Abuse Prevention

Arc Guide to Risk Factors for Abuse

Individuals with disabilities tend to experience abuse more often and at a higher severity than individuals without disabilities.

There are a number of factors that increase the risk of abuse for individuals with disabilities. Some risk factors for individuals with disabilities include:

  • Reliance on others to meet some or all of their daily living needs
  • Lack of or fewer social networks
    • Contact with others may be limited by to and/or by the caregiver
    • Social isolation is associated with an increased risk of all type of abuse
    • Denial of opportunities for appropriate relationships with others
  • Societal views/opinions that
    • Questions the credibility of people with disabilities as witnesses
    • Views people with disabilities as lacking intelligence
    • Views people with disabilities as being non-sexual
    • Offenders see people with disabilities as easy targets
  • Lack of training provided to people with disabilities on
    • Basic sex education
    • How to advocate for themselves
    • How to defend themselves
  • Communication Barriers
    • Communication difficulties are especially enhanced if the individual is considered non-verbal and/or doesn’t have a relationship with a trusted individual who speaks their language
    • Inaccessible public and private sector services caused by the lack of readily available ways to engage in effective communication
  • Economic Barriers
  • Obstacles people with disabilities experience in education and employment limit their ability to become financially independent and secure
  • Personal barriers
    • Victims may not recognize they are being abused especially when they fall prey to someone close to them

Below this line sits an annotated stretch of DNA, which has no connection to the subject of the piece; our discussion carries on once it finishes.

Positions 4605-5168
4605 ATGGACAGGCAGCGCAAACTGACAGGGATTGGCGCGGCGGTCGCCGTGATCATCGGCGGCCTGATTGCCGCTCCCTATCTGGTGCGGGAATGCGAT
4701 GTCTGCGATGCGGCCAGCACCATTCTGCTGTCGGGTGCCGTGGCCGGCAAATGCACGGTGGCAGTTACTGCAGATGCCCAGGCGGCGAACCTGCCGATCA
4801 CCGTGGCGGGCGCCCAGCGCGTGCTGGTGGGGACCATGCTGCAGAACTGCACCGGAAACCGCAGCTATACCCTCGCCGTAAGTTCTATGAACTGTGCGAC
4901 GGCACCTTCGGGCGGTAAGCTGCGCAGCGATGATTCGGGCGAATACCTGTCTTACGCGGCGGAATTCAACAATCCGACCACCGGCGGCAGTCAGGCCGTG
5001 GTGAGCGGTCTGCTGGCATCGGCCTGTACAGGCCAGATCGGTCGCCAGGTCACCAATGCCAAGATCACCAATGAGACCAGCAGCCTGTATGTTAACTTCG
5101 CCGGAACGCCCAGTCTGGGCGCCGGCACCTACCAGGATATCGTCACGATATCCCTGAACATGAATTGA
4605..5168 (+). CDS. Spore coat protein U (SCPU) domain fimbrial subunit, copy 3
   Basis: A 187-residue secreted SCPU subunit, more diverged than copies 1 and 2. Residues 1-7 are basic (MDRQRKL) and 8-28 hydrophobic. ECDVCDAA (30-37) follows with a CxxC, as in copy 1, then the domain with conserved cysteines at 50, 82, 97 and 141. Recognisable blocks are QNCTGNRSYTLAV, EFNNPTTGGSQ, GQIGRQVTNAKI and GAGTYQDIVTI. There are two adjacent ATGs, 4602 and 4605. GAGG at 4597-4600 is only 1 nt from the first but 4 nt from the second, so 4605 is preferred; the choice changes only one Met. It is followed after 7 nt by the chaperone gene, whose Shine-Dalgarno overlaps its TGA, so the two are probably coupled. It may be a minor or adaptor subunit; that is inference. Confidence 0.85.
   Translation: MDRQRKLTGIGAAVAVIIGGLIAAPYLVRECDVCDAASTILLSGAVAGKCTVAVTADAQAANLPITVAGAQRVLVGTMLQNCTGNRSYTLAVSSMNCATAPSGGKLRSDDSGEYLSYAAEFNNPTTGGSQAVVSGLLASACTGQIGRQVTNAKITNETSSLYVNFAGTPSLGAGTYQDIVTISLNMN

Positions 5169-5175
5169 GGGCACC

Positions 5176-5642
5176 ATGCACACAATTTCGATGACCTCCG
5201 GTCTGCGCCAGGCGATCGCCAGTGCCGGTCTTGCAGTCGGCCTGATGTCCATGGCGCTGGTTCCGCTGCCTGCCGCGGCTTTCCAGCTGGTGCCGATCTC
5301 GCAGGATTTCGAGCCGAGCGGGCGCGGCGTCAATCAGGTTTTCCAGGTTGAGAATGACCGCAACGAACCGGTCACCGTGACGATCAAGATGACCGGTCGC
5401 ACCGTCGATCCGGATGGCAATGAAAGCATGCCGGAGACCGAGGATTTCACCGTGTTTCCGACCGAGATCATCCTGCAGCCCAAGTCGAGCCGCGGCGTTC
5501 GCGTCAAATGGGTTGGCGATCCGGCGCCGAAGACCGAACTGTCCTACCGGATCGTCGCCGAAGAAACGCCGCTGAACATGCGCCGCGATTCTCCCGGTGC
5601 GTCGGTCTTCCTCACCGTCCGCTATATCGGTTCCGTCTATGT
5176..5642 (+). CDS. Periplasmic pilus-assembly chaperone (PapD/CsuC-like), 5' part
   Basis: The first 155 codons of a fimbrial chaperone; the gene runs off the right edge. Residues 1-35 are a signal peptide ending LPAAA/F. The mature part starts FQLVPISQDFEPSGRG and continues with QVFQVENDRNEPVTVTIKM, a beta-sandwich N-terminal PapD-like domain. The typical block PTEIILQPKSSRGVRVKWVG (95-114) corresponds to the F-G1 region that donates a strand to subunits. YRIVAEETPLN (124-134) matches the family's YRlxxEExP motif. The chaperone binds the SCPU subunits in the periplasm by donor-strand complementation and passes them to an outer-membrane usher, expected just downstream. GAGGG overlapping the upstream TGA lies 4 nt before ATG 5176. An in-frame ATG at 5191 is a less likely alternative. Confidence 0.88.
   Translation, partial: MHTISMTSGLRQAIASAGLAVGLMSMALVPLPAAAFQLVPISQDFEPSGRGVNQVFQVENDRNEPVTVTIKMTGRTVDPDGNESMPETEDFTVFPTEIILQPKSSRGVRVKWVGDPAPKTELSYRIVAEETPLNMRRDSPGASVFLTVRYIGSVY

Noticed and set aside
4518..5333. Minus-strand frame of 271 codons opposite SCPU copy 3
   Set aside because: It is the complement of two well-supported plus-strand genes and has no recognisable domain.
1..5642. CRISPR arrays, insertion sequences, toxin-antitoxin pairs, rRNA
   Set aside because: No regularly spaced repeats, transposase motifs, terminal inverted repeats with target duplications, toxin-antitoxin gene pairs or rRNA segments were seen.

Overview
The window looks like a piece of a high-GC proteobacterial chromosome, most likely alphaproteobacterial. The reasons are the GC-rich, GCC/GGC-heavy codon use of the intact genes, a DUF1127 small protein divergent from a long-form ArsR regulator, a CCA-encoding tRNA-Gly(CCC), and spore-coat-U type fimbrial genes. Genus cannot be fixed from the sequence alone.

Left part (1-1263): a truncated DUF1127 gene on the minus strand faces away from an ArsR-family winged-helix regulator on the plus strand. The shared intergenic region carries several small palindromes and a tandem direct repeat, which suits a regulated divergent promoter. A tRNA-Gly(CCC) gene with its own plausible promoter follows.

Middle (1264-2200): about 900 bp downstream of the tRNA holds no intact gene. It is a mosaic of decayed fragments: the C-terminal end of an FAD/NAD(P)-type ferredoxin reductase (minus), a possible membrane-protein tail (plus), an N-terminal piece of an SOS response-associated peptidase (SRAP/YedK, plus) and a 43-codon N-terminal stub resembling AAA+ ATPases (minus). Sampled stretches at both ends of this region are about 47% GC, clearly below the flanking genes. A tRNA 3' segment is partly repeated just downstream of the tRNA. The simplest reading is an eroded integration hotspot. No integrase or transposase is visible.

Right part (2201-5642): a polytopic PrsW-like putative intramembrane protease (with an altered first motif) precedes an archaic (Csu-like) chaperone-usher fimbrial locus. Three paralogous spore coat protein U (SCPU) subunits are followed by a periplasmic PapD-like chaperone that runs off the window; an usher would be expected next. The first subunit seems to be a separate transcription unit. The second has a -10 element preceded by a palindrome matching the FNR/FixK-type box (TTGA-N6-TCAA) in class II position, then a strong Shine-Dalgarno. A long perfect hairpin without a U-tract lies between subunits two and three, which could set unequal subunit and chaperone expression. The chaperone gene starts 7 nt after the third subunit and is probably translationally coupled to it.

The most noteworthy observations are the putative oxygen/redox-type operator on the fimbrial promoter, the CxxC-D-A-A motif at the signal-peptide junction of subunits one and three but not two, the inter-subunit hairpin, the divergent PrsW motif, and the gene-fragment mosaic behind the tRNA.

• Victims may not be sure what is considered abuse especially during daily hygiene care
    • Victims may not know how to report abused and/or who to report to
    • Victims may be concerned that caregiver perpetrators may withhold or threaten to withhold necessary services such as food, healthcare, daily hygiene, money, social access and/or transportation. This is enhanced based on the degree the victim is dependent on the perpetrator
  • Attitudinal Barriers
    • Myths, negative views and stereotypes about people with disabilities that result in the denial of equal opportunity, equal protection, and equal participation in community life
  • Service System Barriers
    • Service providers/professionals may not question the caregiver’s actions or versa
    • Domestic and sexual violence service providers may not have the appropriate resources and/or knowledge to provide services to an individual with a disability



For further information or advocacy services, contact The Arc Minnesota at 952-920-0855 or toll-free at 833.450.1494 or visit www.arcminnesota.org. (Please note: This document is not legal advice, and should not be construed as such. Thus, no information herein should replace the sound advice of an attorney.)

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